"Rising Sun" already has gained its ardent defenders and vehement critics. Lining up in favor of Mr. Crichton was novelist Robert Nathan, whose front-page review in The New York Times Book Review gushed, "Every so often, a work of popular fiction vaults over its humble origins as entertainment, grasps the American imagination and stirs up the volcanic subtexts of our daily life. . . . Michael Crichton's eighth novel . . . is likely to be another."


"This is going to be a landmark book," says Washington author Pat Choate, whose 1990 book, "Agents of Influence," detailed Japanese lobbying efforts in Washington. "As 'Shogun' introduced Americans to medieval Japan, this one will introduce Americans to modern Japan. It makes a very accurate portrayal in a non-offensive way. It will also be the most controversial book in 1992."

But a reviewer in Kirkus Reviews called it "brilliantly calculated Japan-bashing that's bound, for better or for worse, to attract controversy and a huge readership." A review in the Washington Post complained, "His views of Japanese society, trade and all the dreary elements of the U.S.-Japanese economic scene are either too pedantic or just too simplistic."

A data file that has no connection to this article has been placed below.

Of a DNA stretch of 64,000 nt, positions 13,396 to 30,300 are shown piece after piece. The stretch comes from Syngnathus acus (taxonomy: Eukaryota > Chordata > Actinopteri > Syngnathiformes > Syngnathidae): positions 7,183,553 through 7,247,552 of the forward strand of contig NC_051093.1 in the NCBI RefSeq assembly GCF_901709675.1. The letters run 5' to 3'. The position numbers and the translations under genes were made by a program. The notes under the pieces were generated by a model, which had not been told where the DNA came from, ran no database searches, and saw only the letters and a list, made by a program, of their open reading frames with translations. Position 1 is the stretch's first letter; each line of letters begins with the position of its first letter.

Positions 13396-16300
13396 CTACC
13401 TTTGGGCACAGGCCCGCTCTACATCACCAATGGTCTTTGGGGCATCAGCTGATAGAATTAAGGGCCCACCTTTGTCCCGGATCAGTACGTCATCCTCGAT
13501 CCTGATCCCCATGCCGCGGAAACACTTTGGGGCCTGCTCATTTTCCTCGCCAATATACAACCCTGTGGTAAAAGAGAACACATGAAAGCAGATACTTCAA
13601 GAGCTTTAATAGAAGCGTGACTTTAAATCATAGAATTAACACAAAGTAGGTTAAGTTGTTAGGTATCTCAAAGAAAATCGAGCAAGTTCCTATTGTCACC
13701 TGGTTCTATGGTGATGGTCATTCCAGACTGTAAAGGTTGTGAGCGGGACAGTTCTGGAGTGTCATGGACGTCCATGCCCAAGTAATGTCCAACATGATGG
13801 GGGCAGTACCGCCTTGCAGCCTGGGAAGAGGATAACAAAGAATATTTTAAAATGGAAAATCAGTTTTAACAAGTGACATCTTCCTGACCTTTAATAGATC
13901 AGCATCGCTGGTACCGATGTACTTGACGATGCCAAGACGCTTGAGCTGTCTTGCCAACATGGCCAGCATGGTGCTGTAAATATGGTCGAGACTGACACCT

Asked for comment on "Rising Sun," a spokeswoman for the Japanese Embassy in Washington said, "I understand it's very well-written fiction, but I don't think it's appropriate to make a comment on a fictional book."

It's an unusual position that Michael Crichton is finding himself in, he concedes, as he talks about the controversy in his hotel room during a publicity tour for "Rising Sun." He's not exactly a stranger to the spotlight: When you're 6 feet 9, as Mr. Crichton is, you get used to being noticed. Becoming a best-selling novelist by the age of 27 (for 1969's "The Andromeda Strain") doesn't hurt, either, nor does going on to write several more popular successes and direct a slew of movies, including

"Coma, "Westworld" and the film adaptation of his novel "The Great Train Robbery."

For that matter, he has always written popular fiction with a serious theme. His previous novel, the ingenious "Jurassic Park," was not only a marvelously entertaining thriller about a dinosaur theme park in Costa Rica but also a cautionary tale about the negative ramifications of genetic engineering.


But "Rising Sun" is different. It's his first overtly political book, and it deals with an already emotionally loaded issue. Thus, despite his steady demeanor, one can detect a note of irritation and defensiveness as he goes over objections to "Rising Sun."

"There are two things so far that I have been struck by," Mr. Crichton, 49, says, stretched out expansively on a couch as he begins to tick off his points. "One, no one seems to be interested in my criticisms of the United States."